“Look who’s after Roger Barrett!”
If you skipped ahead to this installment without reading the previous one’s “B Story” section, you’re in for a big surprise: Roger Barrett is now Roger Patman! No, he and Bruce didn’t get married; Roger just found out that his real father was NOT Mr. Barrett (dead) but Bruce’s uncle, Paul Patman (who’s dead), a secret Roger’s mom (also dead) never told.
Now what would such a story be without some evil scheming by Miss Jessica Wakefield? (A reader recently sent me an email citing these schemes as the principle reason she read the series.) This time, she’s not only cruel but also petty. She’s after Roger, who she thought was cute before he became a Patman but considered off-limits because, eeeww, he was POOR. Now that Roger’s rich, he’s officially chaseable, but there’s a big problem: Roger has a steady girlfriend, Olivia Davidson. By this time, we should know that Jessica doesn’t consider such obstacles reason to back down. Her logic, according to page 21, is as follows: “Olivia Davidson...is hardly the right sort of girl to go out with Roger Patman. She may have been fine for Roger Barrett, but Roger Patman needs someone a little more exciting.”
While Roger’s “new” uncle, Henry Patman, is eager to love Roger just the way he is, Aunt Marie (Mrs. Patman) isn’t so sure. She has very rigid ideas about how a proper young man should behave, and these ideas are conveniently rather anti-...well, anti-anything that Roger is. Running is too antisocial, wanting to become a doctor is too “messy” (seriously, p. 100), and dating a shy girl is too...well it just won’t do. That means Olivia is out and someone prettier, louder, and better at tennis is in, at least if Mrs. Patman has her way. Enter Jessica, who manages to win over Mrs. Patman by waiting on her hand and foot during a picnic and pool party thrown in Roger’s honor. This is only a prelude to the real party, a formal one at the country club to which Jess desperately wants to accompany Roger. After deftly implanting this idea into Marie Patman’s head, there’s just one thing left to do: break up Roger and Olivia. Piece of cake.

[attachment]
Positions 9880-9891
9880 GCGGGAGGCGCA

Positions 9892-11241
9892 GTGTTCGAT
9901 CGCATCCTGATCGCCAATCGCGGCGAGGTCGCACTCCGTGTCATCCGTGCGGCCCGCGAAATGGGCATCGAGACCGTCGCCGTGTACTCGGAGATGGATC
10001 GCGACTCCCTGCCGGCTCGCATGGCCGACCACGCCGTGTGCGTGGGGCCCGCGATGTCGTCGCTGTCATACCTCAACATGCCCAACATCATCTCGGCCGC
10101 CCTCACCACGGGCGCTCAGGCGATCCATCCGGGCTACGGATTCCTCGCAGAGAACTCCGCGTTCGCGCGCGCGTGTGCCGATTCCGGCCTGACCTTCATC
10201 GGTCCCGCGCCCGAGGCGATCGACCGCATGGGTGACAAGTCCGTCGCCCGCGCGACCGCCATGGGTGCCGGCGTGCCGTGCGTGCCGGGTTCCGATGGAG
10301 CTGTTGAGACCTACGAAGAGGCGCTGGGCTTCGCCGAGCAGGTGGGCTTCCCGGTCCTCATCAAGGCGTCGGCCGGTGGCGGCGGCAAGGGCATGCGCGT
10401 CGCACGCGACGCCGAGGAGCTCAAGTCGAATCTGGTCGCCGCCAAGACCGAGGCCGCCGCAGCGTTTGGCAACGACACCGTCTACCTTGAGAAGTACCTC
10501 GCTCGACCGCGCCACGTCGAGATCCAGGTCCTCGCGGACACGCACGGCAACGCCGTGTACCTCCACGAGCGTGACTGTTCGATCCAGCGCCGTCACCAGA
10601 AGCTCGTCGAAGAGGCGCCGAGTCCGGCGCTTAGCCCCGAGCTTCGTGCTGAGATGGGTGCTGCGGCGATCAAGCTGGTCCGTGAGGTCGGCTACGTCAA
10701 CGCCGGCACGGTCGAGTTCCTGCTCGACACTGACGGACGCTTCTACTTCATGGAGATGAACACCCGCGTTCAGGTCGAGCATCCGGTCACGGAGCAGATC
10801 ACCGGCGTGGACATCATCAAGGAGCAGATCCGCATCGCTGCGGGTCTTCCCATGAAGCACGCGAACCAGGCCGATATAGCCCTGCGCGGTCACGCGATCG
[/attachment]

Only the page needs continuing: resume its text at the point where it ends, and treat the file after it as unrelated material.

In fact, splitting up the now-rich Romeo and his too-funky-for-polo-shirts Juliet isn’t that hard, particularly since Olivia is apparently a total idiot. What else can you call a girl who isn’t suspicious when Jessica Wakefield suddenly befriends her right after her boyfriend becomes the richest, most talked about boy in town? Were Olivia in her right mind, she would’ve smelled foul-play from a mile away, but she and Roger are both a little dizzy from the, um, fumes of change. That’s right. Of change.
Jessica works her evil magic, tricking Olivia into looking like a fool on the tennis court, dismissing her dress for the country club party as inappropriate, and basically convincing her that money has changed Roger forever. And voila! Jessica steps in (at Mrs. Patman’s suggestion) as Roger’s new party date.
So, who’s going to save the day and set everything right? Well, who else but the twin who hasn’t been mentioned yet? Elizabeth’s perspective is a bit less biased than Jessica’s, of course. She sees Olivia as beautiful and original, not as some frizzy-haired weirdo. And though it pains her to speak ill of her twin – a fact that has been making me cringe since Book 1 – by now she knows a cruel Jessica scheme when she sees one. She calls Jess out after Roger finally gets wise, and puts the stupid, stupid couple back together. Never missing a beat on a count of remorse, Jessica finds a new date in the nick of time.
Among other things, I found it interesting that the Patmans have such bizarre ideas about what is normal or acceptable. What aunt wouldn’t be pleased that her nephew aspires to be a doctor? And what’s so bad about running as a hobby? Sure, it’s not a particularly social sport but if you recall, Roger is not your average jogger. He won the Bart, for God’s sake – that certainly improved his social status. And who did he narrowly beat to win that race? Bruce Patman. Of course, while Bruce likes to run, he prefers to win, and the sport he wins at is tennis. If you go back to Book 3, you’ll remember that Bruce’s obsession with tennis, while respected by his mother, is far from normal. Just as Mrs. Patman wants Roger to be exactly like Bruce, Bruce tried to turn Jessica into Mrs. Patman (no cheerleading! no miniskirts! only tennis and tennis dresses!) But NOW, Mrs. Patman wants Jessica to date Roger so Roger can be more like Bruce, and...OUCH! My brain! I don’t think I can possibly discuss this further without a diagram.
Guys, I’m not making a diagram.
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